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The Mercersburg Theology and the Quest for Reformed Catholicity: Paperback – June 27, 2009


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The Mercersburg Theology and the Quest for Reformed Catholicity: + John Williamson Nevin: High-Church Calvinist (American Reformed Biographies) + The Mystical Presence: A Vindication of the Reformed or Calvinistic Doctrine of the Holy Eucharist
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Product Details

  • Paperback: 214 pages
  • Publisher: Wipf & Stock Pub (June 27, 2009)
  • Language: English
  • ISBN-10: 1606082418
  • ISBN-13: 978-1606082416
  • Product Dimensions: 8.8 x 5.9 x 0.5 inches
  • Shipping Weight: 12 ounces (View shipping rates and policies)
  • Average Customer Review: 5.0 out of 5 stars  See all reviews (3 customer reviews)
  • Amazon Best Sellers Rank: #1,639,652 in Books (See Top 100 in Books)

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8 of 11 people found the following review helpful By Adam S. Borneman on June 24, 2010
Format: Paperback
Littlejohn's work is not merely a welcome addition to studies in the Mercersburg theology; it will be appropriately regarded by most (including this reviewer) as the new standard. In the midst of a powerful resurgence of scholarly interest in the Mercersburg theology, Littlejohn not only effectively synthesizes the various themes of Mercersburg - soteriology, ecclesiology, sacraments, liturgy, and catholicity - into a comprehensive analysis, but does so while also making the case (and making it remarkably well) that the Mercersburg theology is the most appropriate and effective theological trajectory towards unity and catholicity. To this end, Littlejohn demonstrates not only an astute understanding of the Mercersburg theology, but also a remarkable - to be sure, a rather impressive - knowledge of other theological traditions. For theology students who want to take their theology seriously while simultaneously seeking unity in the Church, Littlejohn's book is a must-have. He has done the church and the academy a great service, one which is sure to be appreciated by students, scholars, and pastors for many, many years to come.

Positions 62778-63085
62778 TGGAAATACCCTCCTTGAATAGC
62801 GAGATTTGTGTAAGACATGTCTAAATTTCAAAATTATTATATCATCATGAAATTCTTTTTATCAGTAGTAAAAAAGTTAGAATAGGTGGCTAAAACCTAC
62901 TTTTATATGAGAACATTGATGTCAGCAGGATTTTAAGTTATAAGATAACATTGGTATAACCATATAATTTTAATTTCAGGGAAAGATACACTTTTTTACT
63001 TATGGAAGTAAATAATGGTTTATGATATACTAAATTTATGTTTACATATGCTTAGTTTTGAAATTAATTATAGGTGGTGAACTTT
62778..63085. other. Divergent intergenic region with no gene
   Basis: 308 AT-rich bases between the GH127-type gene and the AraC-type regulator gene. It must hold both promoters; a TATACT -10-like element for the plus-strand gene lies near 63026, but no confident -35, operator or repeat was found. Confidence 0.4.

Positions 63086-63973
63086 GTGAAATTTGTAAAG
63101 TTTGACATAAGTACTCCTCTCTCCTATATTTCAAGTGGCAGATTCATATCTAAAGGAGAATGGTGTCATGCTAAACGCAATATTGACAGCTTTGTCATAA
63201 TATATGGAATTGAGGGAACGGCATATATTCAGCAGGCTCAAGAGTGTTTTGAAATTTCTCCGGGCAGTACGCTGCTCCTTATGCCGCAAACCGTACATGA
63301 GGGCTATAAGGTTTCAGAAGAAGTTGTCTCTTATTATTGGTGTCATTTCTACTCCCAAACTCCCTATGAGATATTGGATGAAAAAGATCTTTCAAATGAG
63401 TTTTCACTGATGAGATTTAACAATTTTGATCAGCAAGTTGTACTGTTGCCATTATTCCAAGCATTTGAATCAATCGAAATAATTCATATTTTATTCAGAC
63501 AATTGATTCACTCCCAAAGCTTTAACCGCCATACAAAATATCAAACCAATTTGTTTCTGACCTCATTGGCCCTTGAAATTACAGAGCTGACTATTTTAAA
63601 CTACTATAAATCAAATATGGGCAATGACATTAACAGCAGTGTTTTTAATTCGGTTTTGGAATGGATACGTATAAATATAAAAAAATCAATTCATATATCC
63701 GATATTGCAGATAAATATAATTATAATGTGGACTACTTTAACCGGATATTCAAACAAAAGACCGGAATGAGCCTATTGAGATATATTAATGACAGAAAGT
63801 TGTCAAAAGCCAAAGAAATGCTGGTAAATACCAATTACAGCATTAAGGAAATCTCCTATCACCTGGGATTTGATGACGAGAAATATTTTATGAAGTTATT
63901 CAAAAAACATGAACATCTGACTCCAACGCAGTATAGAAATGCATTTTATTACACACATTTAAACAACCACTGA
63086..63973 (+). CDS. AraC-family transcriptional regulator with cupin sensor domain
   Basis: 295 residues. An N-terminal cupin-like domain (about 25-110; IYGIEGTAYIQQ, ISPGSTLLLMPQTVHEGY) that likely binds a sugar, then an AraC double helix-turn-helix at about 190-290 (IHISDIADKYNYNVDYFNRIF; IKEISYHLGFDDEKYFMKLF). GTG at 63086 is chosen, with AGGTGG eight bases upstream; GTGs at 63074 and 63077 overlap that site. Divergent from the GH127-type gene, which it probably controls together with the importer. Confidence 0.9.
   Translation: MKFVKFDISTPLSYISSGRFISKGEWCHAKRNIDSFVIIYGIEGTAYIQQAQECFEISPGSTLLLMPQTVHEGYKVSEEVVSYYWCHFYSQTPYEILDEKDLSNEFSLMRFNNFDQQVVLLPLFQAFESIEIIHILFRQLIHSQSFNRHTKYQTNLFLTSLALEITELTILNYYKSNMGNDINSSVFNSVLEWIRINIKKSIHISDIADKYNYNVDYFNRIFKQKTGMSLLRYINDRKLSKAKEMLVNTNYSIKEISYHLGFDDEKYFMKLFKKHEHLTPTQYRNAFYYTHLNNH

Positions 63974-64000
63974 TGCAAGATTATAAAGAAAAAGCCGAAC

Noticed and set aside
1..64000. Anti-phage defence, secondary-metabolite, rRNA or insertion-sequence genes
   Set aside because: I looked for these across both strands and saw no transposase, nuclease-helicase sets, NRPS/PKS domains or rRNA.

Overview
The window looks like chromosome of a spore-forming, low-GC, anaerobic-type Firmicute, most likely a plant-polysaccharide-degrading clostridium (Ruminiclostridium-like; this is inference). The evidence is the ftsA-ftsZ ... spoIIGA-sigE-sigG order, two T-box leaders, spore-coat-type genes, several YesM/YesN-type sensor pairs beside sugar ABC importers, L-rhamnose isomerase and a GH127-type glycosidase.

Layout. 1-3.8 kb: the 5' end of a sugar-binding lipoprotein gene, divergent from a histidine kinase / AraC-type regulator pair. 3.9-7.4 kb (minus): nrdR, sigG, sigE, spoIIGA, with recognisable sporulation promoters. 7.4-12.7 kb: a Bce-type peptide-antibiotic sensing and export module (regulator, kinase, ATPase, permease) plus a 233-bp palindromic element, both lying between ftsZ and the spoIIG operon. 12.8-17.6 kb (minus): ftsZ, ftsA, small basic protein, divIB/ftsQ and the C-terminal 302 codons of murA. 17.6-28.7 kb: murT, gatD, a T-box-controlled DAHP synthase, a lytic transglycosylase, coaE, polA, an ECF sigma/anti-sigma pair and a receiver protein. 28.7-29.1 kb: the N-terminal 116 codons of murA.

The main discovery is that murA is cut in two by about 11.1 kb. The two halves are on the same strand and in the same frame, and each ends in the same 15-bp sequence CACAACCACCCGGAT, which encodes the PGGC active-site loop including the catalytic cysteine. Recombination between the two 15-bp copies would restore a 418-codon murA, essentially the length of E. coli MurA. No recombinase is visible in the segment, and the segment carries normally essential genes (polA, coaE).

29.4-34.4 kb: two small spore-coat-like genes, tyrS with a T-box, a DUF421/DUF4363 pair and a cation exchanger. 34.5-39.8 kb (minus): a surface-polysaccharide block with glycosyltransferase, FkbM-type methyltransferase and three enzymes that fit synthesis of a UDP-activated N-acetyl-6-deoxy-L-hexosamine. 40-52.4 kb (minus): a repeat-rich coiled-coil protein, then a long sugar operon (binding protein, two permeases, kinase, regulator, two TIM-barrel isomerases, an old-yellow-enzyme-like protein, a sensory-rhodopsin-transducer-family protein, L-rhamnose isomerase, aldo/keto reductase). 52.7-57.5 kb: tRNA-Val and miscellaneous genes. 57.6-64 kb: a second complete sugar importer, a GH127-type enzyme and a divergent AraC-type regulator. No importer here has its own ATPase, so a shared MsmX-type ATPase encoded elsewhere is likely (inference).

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Format: Paperback
GUEST POST by Multnomah University student, Andy Lofthus:

The Mercersburg Theology and the Quest for Reformed Catholicity
by W. Bradford Littlejohn
(Pickwick, 214 pages, $23.00)

“Can Protestants be Protestants, and yet also be committed to the unity of the church? Is there such a thing as a catholic Protestantism, a Protestant catholicism?” (xi). So asks Peter Leithart in his forward to Brad Littlejohn’s The Mercersburg Theology and the Quest for Reformed Catholicity. The answer in this book is a clear and unhesitant yes. This is largely a work of ressourcement, a fancy word that simply means, “going back to the sources”. Littlejohn enlightens us to the Mercersburg Theology, which as John mentioned a few posts ago, was a somewhat obscure 19th century theological movement led by John W. Nevin and Philip Schaff, the movement itself a work of ressourcement. In looking back to Patristic and Reformed sources, the main thrust of the Mercersburg theologians was to challenge the individualism, subjectivism, and sectarianism rampant in the American Reformed churches of their day, and to put forward instead a Christianity that had a central place for the sacraments and the visible church. The problems of their day are so not so different from our own, making their work, and Littlejohn’s introduction to them, very valuable indeed.

In chapters 1-3, Littlejohn does a masterful job putting the Mercersburg Theology in its historical context, showing us its relation to important philosophical movements which came before it, and then entertainingly recounting the interaction and debates that occurred between the Mercersburg men and Charles Hodge of Princeton University, a name much more familiar to Christians today.
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This book makes an excellent introduction of Mercersburg Theology to the uninitiated and the ecumenically included. For the old Mercersburger it is a delightful read. We used this in a pastors' discussion group (United Church of Christ).
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